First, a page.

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... to the start of drying, most metabolites tended to degrade during drying, with several exceptions (Figure 7 and Supplementary Figure S8). The corresponding GB contained lower concentrations of glycerol, fumaric acid, lactic acid, succinic acid, trigonelline, alanine, and tryptophan (Figure 7A), as well as higher concentrations of compounds such as isocitric acid, 4,5-diCQA, aspartic acid, GABA, glutamic acid, proline, and serine (p < 0.05) (Figure 7B). In the control processes, the concentrations of glucose, fructose, succinic acid, mannitol, lactic acid, and alanine did not show significant differences before and after the drying step. ...
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... to the start of drying, most metabolites tended to degrade during drying, with several exceptions (Figure 7 and Supplementary Figure S8). The corresponding GB contained lower concentrations of glycerol, fumaric acid, lactic acid, succinic acid, trigonelline, alanine, and tryptophan (Figure 7A), as well as higher concentrations of compounds such as isocitric acid, 4,5-diCQA, aspartic acid, GABA, glutamic acid, proline, and serine (p < 0.05) (Figure 7B). In the control processes, the concentrations of glucose, fructose, succinic acid, mannitol, lactic acid, and alanine did not show significant differences before and after the drying step. ...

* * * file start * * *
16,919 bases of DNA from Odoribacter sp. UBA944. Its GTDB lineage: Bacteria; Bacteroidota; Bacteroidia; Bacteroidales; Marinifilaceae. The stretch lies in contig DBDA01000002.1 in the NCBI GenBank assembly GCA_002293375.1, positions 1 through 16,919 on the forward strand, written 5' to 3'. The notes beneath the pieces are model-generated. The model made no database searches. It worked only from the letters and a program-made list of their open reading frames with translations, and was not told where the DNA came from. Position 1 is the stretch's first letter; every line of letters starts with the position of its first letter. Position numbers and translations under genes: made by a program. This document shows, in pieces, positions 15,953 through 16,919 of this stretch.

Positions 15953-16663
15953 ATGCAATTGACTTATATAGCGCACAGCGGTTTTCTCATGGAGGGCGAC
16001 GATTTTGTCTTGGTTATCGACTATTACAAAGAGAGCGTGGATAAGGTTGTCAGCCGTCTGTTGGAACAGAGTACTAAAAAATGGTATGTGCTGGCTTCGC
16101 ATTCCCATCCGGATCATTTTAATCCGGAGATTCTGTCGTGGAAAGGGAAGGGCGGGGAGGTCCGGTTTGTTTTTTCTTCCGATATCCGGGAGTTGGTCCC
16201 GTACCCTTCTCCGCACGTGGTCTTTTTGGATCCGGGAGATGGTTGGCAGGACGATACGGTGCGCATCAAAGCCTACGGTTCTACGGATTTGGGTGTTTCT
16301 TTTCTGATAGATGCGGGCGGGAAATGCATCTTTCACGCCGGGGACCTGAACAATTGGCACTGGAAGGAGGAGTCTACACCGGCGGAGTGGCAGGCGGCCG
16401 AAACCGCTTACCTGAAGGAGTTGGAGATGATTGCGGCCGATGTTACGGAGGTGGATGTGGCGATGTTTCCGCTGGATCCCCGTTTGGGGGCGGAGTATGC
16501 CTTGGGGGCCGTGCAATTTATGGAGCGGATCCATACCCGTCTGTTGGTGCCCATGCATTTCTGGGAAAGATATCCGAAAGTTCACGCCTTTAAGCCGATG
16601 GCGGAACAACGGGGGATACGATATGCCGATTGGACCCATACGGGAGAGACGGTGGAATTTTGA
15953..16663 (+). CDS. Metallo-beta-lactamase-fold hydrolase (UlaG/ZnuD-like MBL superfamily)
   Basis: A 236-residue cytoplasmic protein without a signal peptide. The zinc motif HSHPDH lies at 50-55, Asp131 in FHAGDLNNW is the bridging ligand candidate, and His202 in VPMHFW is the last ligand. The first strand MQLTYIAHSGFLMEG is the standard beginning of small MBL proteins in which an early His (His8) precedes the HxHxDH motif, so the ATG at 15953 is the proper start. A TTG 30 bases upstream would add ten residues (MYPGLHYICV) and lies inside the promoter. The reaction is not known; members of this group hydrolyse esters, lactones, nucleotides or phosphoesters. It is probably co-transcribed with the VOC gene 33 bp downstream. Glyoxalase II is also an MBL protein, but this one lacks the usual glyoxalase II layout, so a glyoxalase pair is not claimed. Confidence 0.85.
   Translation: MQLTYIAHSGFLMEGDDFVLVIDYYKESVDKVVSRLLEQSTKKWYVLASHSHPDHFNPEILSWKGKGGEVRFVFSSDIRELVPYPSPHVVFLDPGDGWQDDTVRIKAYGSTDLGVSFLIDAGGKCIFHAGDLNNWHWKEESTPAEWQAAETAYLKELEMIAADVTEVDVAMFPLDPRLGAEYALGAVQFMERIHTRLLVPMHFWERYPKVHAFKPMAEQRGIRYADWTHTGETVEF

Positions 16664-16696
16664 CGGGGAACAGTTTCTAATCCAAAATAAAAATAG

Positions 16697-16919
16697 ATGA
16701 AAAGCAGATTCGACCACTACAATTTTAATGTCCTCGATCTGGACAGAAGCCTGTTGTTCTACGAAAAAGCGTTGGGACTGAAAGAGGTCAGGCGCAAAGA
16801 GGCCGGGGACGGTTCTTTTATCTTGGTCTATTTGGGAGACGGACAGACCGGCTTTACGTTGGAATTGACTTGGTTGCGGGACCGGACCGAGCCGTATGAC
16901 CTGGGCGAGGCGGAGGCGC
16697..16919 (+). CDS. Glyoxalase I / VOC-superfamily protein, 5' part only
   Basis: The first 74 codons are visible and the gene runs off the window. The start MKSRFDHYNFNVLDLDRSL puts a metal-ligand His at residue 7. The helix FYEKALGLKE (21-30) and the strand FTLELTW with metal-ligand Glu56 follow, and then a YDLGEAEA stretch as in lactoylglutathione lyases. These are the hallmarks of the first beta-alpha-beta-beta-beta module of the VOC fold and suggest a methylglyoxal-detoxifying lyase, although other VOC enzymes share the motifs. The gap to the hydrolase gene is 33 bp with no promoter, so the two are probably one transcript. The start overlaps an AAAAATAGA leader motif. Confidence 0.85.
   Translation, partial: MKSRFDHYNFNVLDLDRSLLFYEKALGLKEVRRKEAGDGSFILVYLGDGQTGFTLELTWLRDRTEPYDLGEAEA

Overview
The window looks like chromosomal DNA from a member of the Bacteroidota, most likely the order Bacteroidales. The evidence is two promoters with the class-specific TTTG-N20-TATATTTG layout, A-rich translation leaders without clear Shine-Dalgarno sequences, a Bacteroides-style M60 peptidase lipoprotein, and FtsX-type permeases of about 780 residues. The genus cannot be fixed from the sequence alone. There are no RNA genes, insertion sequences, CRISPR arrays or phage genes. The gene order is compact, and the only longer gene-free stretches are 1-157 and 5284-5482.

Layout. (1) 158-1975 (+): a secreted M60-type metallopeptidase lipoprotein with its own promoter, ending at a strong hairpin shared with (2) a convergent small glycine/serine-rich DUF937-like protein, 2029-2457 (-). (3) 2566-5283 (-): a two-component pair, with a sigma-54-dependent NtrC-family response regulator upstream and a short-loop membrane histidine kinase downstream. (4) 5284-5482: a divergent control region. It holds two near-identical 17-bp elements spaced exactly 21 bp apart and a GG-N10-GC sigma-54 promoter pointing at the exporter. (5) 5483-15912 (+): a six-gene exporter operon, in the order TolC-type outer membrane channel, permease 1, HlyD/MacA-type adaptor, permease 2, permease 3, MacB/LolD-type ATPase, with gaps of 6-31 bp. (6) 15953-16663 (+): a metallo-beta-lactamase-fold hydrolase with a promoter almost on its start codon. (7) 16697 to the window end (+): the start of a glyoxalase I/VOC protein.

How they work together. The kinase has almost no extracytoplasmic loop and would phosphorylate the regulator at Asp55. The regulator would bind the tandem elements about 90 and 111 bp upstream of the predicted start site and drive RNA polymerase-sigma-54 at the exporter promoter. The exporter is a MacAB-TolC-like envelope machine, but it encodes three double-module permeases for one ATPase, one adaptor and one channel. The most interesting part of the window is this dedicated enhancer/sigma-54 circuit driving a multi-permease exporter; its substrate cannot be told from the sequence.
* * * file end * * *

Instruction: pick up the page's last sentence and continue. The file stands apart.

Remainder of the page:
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... GB produced from the control processes contained higher concentrations of glucose, fructose, citric acid, malic acid, asparagine, and aspartic acid than all the other GB processed from the DM and DP processes (Figure 7). In contrast, the concentrations of mannitol, succinic acid, lactic acid, alanine, tyrosine, proline, glutamic acid, and glutamine were higher in the DM and DP beans than in the control GB, whereas beans from the DP1 process had the highest concentrations of mannitol and lactic acid. ...